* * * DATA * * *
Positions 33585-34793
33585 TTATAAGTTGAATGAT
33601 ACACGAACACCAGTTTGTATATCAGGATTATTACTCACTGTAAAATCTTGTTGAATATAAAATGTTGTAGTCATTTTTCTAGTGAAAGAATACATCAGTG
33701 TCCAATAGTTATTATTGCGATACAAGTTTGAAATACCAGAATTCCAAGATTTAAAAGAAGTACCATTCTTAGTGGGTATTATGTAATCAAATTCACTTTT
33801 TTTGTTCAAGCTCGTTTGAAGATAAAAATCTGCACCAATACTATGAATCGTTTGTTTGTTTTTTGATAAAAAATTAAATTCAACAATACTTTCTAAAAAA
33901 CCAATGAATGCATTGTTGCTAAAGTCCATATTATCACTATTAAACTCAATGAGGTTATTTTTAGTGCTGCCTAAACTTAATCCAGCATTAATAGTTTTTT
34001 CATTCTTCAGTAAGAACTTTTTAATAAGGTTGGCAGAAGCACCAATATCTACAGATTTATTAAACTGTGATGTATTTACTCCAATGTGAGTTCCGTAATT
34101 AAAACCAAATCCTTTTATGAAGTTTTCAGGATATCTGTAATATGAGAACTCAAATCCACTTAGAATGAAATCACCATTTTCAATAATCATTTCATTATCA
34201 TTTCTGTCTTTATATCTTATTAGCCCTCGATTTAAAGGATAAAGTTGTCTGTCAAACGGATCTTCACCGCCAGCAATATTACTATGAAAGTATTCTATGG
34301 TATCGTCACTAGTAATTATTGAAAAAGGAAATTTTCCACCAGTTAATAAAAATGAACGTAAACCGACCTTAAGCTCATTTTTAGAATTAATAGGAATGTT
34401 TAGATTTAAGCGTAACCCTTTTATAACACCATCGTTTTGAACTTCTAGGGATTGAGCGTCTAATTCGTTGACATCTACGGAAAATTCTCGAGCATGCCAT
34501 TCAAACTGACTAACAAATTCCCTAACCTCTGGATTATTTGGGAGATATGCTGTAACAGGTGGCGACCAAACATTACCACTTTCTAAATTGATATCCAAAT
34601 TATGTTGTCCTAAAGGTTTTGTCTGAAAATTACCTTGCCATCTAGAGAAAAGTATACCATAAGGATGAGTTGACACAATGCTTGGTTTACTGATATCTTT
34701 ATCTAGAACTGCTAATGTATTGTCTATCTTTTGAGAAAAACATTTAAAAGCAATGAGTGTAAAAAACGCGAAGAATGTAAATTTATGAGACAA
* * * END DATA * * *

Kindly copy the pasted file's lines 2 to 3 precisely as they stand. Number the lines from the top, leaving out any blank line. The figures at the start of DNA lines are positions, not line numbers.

33585 TTATAAGTTGAATGAT
33601 ACACGAACACCAGTTTGTATATCAGGATTATTACTCACTGTAAAATCTTGTTGAATATAAAATGTTGTAGTCATTTTTCTAGTGAAAGAATACATCAGTG